Golf Betting Highlights from the PGA Championship

Posted by Daniel Strum on August 18, 2015 in

Jason Day had long developed a reputation amongst Golf betting fans for being one of the best players in all the PGA, but he had never been the very best in one of the majors. He chose the 2015 PGA Championship to make his stand, refusing to let go until he had come away with the trophy. He was so emotional in his victory that tears came no the 18th green and even when he was talking with reporters after the round had ended.

Quick Look at the Golf Betting Highlights from the PGA Championship

Day went into Sunday’s final round leading crowd favorite – and the winner of the U.S. Open and the Masters in 2015 – Jordan Spieth by two strokes. Day calmly birdied four of his first seven holes to keep a nice lead, and then he made hit smoothly around in style to take his first title. His final round was 67 (-5). He beat Spieth, who was his playing partner, by three strokes. Branden Grace finished five back, one ahead of Juston Rose.

Day said, “I was trying to hold back the tears over the first putt,” referring to the 18th green. “And when I saw the putt go up to half a foot, I just couldn’t stop crying. It’s just a lot of hard work that I’ve been putting into this game to dedicate myself to have a shot at glory, have a shot at greatness.”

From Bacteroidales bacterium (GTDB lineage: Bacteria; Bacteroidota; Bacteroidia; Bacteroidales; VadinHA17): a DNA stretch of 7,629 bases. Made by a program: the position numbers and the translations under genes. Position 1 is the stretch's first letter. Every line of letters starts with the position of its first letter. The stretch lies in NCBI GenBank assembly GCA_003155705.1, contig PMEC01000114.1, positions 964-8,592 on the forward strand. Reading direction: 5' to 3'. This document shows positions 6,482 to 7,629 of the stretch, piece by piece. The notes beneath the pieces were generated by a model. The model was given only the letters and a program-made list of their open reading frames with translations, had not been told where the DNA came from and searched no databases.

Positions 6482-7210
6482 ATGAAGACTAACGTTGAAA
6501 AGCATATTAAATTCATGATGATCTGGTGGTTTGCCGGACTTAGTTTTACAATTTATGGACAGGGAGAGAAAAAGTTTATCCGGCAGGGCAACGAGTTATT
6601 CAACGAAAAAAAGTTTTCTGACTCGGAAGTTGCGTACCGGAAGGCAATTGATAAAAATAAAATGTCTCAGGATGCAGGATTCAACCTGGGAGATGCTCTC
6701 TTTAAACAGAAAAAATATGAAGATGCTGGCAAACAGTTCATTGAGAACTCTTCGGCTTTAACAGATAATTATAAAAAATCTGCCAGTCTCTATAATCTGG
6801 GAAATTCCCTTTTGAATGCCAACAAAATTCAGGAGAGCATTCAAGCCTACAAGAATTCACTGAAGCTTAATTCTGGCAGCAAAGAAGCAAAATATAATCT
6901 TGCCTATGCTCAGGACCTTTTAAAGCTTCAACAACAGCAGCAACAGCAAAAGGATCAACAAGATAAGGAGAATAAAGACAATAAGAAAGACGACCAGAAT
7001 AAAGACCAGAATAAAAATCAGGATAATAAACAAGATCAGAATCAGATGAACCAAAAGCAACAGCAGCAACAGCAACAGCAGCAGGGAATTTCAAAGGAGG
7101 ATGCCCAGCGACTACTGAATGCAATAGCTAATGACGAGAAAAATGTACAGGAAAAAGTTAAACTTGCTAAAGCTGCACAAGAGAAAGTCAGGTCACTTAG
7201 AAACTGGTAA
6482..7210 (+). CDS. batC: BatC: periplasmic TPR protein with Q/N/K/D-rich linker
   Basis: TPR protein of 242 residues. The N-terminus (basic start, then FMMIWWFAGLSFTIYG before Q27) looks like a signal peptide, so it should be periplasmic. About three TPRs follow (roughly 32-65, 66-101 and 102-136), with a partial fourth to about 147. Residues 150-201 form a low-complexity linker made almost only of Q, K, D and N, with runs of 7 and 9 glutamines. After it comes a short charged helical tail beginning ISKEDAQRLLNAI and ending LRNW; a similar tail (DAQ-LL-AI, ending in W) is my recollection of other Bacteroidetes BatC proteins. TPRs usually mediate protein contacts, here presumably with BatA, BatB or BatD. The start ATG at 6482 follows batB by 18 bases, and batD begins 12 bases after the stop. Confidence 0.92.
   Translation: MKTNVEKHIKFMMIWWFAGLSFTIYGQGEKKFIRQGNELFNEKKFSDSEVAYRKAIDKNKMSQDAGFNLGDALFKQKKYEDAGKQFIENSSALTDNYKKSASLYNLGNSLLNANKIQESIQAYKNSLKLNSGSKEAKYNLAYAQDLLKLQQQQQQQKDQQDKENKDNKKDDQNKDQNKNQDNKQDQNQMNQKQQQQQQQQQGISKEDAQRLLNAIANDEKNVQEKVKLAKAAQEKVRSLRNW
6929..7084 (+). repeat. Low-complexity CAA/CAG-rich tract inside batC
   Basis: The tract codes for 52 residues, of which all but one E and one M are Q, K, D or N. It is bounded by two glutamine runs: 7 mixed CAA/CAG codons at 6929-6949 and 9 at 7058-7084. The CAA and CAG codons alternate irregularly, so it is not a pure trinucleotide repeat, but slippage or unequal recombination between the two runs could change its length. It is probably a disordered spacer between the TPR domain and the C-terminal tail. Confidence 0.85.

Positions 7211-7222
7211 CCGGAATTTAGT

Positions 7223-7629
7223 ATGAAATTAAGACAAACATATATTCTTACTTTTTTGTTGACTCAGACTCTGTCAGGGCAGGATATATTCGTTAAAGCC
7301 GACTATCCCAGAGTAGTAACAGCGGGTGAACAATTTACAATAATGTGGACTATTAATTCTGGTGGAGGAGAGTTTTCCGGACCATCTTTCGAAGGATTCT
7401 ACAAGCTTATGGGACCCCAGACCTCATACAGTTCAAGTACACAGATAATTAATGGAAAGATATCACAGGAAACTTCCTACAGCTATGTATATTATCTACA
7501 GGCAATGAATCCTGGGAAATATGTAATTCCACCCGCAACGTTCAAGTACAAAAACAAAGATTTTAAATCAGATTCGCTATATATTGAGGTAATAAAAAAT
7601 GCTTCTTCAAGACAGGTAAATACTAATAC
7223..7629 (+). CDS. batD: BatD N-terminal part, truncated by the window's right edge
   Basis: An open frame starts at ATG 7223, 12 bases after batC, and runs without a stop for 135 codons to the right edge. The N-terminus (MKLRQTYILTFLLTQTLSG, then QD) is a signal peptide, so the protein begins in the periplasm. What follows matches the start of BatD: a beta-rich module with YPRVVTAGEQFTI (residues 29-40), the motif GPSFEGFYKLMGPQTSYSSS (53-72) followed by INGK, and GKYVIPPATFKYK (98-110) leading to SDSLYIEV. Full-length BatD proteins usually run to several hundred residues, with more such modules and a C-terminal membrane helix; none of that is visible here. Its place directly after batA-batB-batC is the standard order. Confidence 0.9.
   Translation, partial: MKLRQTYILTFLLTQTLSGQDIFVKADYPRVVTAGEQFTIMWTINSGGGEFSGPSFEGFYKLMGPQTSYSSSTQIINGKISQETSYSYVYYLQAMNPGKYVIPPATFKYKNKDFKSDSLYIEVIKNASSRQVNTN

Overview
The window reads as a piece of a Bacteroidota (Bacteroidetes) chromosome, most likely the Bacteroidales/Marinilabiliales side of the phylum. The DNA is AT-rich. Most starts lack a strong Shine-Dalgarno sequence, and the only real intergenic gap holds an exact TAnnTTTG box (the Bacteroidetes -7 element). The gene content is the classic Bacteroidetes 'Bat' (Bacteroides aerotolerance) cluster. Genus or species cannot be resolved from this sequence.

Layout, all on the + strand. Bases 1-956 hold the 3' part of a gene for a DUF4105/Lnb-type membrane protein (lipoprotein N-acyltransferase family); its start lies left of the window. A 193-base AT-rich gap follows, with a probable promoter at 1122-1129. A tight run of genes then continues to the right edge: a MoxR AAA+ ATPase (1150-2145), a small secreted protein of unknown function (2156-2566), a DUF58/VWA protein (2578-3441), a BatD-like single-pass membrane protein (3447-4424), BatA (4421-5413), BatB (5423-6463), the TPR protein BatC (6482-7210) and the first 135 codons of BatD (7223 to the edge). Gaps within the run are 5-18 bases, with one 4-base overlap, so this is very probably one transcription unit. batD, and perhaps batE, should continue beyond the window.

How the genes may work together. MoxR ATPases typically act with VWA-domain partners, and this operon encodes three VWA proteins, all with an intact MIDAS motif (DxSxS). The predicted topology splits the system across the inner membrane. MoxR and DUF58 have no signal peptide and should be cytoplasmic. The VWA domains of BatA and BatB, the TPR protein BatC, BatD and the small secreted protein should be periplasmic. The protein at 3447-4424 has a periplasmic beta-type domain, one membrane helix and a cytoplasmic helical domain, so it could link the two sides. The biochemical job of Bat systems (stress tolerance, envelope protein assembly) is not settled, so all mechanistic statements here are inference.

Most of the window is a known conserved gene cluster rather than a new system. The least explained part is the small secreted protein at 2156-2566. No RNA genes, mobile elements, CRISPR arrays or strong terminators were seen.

Now Day will sit third in the world rankings. He destroyed the PGA Tournament’s record for shots below par, easily beating the top scores at the PGAs at Whistling Straits. He finished for the most under par in one of the major championships, a record that had stood since 2000 when Tiger Woods destroyed St. Andrews in the British Open.

How Did the Golf Odds Favor Jason Day

Day finished 20 below par for the tournament, 11 strokes over the former world #1, Rory McIlroy, who came in 11 shots back at -9. McIlroy fell out of the #1 ranking in the world, a spot now held by Jordan Spieth. Despite the fact that 16 players finished in double digits under par, most players said that the course was not playing easy. Such shots as Day’s 382-yard drive right down the fairway on #11 on the last round made it impossible for the competition to catch up.

Day said that he felt like he was going to make all his putts going into Sunday’s round. He only needed 27 putts in his round. He hit 13 greens in regulation and 10 of the 14 driveable fairways. Spieth said that his goal was to bring pressure early on Sunday, but Day simply blew him away with birdie after birdie. Spieth wanted to become only the third player to take three majors in one season, following Ben Hogan in 1953 and Tiger Woods in 2000, but the #1 world ranking should be a consolation for him. After all, he finished 2nd at the PGA and just missed the playoff at the British Open too.

Day referred to Sunday’s round as the hardest of his life, but he sure didn’t make it look tough at all. It will be interesting to see if he keeps challenging Spieth atop leaderboards.